Nature science journal reported in a similar study that three months after the new jugglers had stopped juggling, brain scans showed the increase in grey matter had been significantly reduced.

Education World also reports that students school work is improved after learning to juggle. Improvements in concentration, eye hand coordination, fine motor skills, reading and behavior are just some of the benefits of juggling cited by educators.

Children who had trouble learning to juggle also had difficulty learning to read. With extra juggling practice their reading improved also.

Schools across America who have adopted circus skills programmes report a marked improvement in academic activities. David Finnigan who has traveled to more than 2,000 schools across the U.S. to teach students states that juggling teaches from the outside in.

While learning to juggle they use the left side of the brain, when juggling the right side. After they have been juggling for a while both sides of the brain become active.
Putting aside all of the scientific studies let’s not forget that it’s fun with a capital F, watching the kids learning and the joy it generates in them is in itself evidence enough of the positive effects of circus skills.

“Studies show that movement and stimulation of balance helps attention-al disorders and improves reading.” C. Hannaford Ph.D
Learning circus skills is physical, creative education which has been shown to improve academic performance.  Juggling actually increases grey matter in the parts of the brain that process visual/motion information!  Benefits of our workshops include:
DifferentiationWe engage all students at a level sensitive to their current abilities; students progress at their own pace and are responsible (with our guidance whenever necessary) for developing their own learning.
Inclusion Circus skills are perfect for students who dislike or lack confidence in traditional sports or academic pursuits.
Children get a great cardio-vascular and pulmonary work-out when they juggle scarves, exercising the big muscles close to the head and close to the heart.” Dave Finnigan
Confidence BuildingStudents enjoy non-competitive activity.  No one is born a juggler! Students learn to break tasks down, developing cognitive, problem-solving skills.  As they negotiate their way through the different stages of learning a trick that which seemed impossible becomes possible leading to a tangible sense of achievement.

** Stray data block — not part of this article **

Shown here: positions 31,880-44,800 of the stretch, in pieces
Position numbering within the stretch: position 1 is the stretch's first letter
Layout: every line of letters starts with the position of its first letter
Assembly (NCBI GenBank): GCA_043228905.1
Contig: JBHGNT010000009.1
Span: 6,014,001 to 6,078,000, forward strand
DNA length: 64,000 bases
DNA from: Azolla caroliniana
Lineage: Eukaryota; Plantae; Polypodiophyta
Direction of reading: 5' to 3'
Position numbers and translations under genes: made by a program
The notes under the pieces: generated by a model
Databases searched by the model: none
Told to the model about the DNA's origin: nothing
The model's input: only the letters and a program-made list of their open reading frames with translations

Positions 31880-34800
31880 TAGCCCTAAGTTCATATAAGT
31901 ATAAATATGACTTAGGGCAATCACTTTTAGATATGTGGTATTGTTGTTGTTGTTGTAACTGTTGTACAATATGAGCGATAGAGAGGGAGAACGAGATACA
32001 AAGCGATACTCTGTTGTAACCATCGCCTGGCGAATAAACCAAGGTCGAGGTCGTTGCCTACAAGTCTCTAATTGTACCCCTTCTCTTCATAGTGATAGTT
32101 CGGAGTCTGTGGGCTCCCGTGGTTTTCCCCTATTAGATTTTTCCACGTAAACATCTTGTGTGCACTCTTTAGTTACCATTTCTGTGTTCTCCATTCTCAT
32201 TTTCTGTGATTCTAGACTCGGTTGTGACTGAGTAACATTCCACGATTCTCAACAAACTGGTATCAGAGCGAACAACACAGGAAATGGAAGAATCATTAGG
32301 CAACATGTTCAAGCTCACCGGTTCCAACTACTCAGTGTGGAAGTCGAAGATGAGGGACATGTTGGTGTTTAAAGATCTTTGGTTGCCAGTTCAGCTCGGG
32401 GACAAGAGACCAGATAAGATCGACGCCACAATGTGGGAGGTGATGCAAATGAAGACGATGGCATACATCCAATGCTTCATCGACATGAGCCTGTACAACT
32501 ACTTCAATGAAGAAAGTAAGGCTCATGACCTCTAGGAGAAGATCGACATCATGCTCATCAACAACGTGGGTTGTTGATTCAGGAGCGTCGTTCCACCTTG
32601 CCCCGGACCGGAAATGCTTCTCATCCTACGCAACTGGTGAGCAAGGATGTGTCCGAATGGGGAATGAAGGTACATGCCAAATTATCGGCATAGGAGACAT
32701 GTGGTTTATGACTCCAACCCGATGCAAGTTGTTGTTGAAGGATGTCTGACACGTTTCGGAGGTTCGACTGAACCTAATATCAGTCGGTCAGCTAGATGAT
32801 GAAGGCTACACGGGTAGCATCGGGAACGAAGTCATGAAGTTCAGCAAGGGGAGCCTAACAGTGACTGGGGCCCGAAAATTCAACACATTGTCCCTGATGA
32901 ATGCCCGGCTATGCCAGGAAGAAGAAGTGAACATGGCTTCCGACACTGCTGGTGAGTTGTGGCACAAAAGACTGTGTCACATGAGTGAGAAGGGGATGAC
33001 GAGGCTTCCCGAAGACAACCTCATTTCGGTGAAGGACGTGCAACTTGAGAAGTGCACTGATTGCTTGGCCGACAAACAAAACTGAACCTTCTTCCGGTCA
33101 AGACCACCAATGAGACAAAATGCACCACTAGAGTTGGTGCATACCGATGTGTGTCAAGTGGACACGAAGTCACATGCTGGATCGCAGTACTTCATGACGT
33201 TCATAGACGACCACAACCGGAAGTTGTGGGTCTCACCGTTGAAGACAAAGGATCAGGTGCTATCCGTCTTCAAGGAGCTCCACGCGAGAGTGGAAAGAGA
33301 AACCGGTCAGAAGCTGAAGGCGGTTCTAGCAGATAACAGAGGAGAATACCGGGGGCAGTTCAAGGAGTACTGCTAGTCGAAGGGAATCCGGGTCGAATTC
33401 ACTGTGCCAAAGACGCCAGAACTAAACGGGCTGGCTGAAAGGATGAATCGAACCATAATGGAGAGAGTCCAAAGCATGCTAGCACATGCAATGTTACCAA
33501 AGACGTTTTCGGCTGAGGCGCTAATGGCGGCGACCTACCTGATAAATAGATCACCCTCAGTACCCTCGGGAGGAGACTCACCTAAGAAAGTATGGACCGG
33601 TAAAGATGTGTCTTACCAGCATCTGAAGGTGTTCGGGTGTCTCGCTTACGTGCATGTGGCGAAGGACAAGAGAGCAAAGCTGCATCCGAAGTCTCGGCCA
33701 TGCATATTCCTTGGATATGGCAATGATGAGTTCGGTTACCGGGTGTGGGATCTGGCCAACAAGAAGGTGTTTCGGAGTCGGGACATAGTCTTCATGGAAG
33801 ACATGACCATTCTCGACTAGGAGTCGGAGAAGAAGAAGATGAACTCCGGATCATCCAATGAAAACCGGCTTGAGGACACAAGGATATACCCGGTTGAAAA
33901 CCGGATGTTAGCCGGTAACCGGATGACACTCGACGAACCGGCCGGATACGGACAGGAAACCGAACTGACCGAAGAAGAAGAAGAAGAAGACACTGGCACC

Improving Academic PerformanceJuggling engages both the left and right hand sides of our brains. Our left hand brain is responsible for procedures, logic, maths, and gets a very thorough work-out from analysing where to aim that next throw, or where the hand should be positioned to catch it.  The right hand, or creative side, is responsible for turning juggling into an art – choreographing tricks into routines, remembering to smile!   This is the same for all manipulation skills.  They get our brains working holistically and sharpen focus, which leads to improvement in academic performance.
Developing Transferable SkillsCircus skills have cross-curricular relevance, including elements of performance arts, maths and even physics.  Studies suggest that as hand-eye coordination is greatly improved by regular juggling, it is particularly beneficial for dyslexics.


1. Juggling exercises and integrates the “right” and “left” brain.

When you fi rst learn to juggle, you are breaking the steps down into small learning steps. You are using

what psychologists call the left brain, the logical, analytic, and narrowly focused side. Once you have

learned how to juggle, you move into “right” brained thinking, the side that is more intuitive and holistic.

When this happens, juggling becomes automatic and relaxing. Some call it a moving meditation.

The left and right movement across the body literally changes our focus from left to right and back again.

Research has shown that there is a direct relationship between hand-eye coordination and the ability to read and write.

Schools are teaching juggling as a way to enhance academic learning.